I have only vague recollections of Buffy Sainte-Marie from the late 1970s and early 1980s, although I instantly recognize her name when I hear it. And I remember her fame emerged from her music, though I do not recall specific songs that I associate with her. Her name same to my attention again recently while listening to a SiriusXM station entitled North Americana, a mixture of music from the U.S. and Canada. The programming for the channel is described as “Today’s alternative country meets yesterday’s folk, rock & roots; everything from Tom Petty and Blue Rodeo to City and Colour.”
Wikipedia describes Sainte-Marie as an Indigenous Canadian-American. Wikipedia reminded me that she was a co-writer (with Jack Nitzche and Will Jennings) of “Up Where We Belong,” the Oscar-winning song from the Officer and a Gentleman sound track. I learned, from reading that article, that she married Sheldon Wolfchild, with whom she had a son; her son’s name is Dakota Starblanket Wolfchild. Starblanket was the maiden name of the wife of the son of the chief of the Piapot Cree band. I won’t go into the connection; suffice it to say there was one.
Why I was so fascinated when I stumbled across Buffy Sainte-Marie’s music is a mystery. It’s an even greater mystery why I was possessed to explore more about her background. And I do not entirely understand why I was enthralled by her son’s name: Dakota Starblanket Wolfchild, though I suspect my interest stems from something I wrote (outside of this blog; not published here) a few days ago. My words involved being wrapped in stars and witnessing the wild majesty of the universe beyond our planet and beyond our solar system. “Starblanket Wolfchild” seems to describe what was going through my mind when I put the words down.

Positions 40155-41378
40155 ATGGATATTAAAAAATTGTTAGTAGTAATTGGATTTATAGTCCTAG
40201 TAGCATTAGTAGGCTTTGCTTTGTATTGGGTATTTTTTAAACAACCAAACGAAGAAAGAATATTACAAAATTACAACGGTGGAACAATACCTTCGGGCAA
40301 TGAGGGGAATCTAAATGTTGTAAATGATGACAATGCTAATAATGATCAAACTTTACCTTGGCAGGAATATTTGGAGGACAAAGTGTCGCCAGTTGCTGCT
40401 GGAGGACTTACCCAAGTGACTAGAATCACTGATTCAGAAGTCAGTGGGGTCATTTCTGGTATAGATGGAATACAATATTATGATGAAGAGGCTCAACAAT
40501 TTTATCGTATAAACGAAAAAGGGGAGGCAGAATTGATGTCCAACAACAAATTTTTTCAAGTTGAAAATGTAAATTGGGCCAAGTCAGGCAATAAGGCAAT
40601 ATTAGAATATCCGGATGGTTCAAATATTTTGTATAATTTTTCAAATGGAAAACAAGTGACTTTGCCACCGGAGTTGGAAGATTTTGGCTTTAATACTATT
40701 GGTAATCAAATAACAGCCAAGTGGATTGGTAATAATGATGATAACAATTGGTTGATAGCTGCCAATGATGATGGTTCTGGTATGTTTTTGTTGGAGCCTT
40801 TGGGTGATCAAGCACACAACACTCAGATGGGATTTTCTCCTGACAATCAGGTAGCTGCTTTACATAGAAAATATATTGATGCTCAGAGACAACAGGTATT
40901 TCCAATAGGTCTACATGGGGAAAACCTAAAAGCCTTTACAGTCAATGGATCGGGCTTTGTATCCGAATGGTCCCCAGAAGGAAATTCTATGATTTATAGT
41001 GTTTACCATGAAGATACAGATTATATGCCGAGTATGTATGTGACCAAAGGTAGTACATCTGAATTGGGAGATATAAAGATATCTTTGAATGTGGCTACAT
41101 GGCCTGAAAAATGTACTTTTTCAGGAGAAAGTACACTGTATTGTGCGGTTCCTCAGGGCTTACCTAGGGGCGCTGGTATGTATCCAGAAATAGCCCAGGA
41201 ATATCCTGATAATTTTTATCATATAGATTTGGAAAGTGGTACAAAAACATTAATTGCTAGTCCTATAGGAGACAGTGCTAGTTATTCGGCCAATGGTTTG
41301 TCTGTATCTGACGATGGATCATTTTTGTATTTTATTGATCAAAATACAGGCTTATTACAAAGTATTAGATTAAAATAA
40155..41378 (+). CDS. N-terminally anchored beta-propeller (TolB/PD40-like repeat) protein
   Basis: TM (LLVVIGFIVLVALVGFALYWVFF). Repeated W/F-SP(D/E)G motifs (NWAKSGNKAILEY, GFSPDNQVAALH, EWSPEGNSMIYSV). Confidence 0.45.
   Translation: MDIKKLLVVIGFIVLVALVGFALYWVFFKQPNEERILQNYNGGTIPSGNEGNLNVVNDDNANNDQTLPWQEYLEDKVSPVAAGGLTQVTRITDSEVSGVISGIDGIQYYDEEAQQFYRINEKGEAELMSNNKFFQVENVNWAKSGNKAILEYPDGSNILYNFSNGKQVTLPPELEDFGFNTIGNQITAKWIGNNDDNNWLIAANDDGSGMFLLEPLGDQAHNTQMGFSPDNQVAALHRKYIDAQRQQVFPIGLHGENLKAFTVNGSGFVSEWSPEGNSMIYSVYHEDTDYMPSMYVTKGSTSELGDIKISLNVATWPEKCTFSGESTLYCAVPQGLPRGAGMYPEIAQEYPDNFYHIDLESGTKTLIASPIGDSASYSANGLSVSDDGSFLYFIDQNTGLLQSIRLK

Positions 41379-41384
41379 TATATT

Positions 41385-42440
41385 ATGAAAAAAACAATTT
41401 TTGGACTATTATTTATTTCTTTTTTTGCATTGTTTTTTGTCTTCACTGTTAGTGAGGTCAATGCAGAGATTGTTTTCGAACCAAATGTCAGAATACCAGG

I am sure it’s sheer coincidence, but strange coincidence can be twisted into evidence of spiritual connections. Coincidence can be rejected outright, replaced by belief that the “coincidence” was not coincidence at all but, in some mystic fashion, destiny. I dismiss such stuff as rubbish, but not everyone does. Some people thrive on such celestial connections. They build entire religions on frameworks of happenstance and accidents of time and proximity. Or, perhaps, they use the coincidence as fuel for their books and stories. Books and stories become mythology and legend. Humans’ ways of explaining the inexplicable or incomprehensible.
I try to enmesh myself in writing and thinking to keep my mind off unpleasantness. It does not work. My thoughts get tangled. They create dreams that morph into nightmares that will not end. Last night, I dreamed of being in a two-car garage littered with small rattlesnakes that could strike double the distance of their outstretched bodies. The snakes could slither vertically up walls, too, and launch themselves across the width and breadth of the garage. The dream merged with another, somehow, in which people signed up to visit specific rooms in a house; someone had to accompany them to the rooms to protect them from the snakes as they made their way through the house.
My mind feels like it is wearing thin, as if my brain is made of thin cloth worn thinner by rubbing against a metal post. This thought reminds me of a time when, as a child wearing a new pair of slacks, I slid down the metal railing attached to a set of concrete steps leading from the sidewalk to the porch. The cloth of the new slacks wore through in the crotch until the fabric was almost transparent. That’s what my mind feels like; thin to the point of tearing.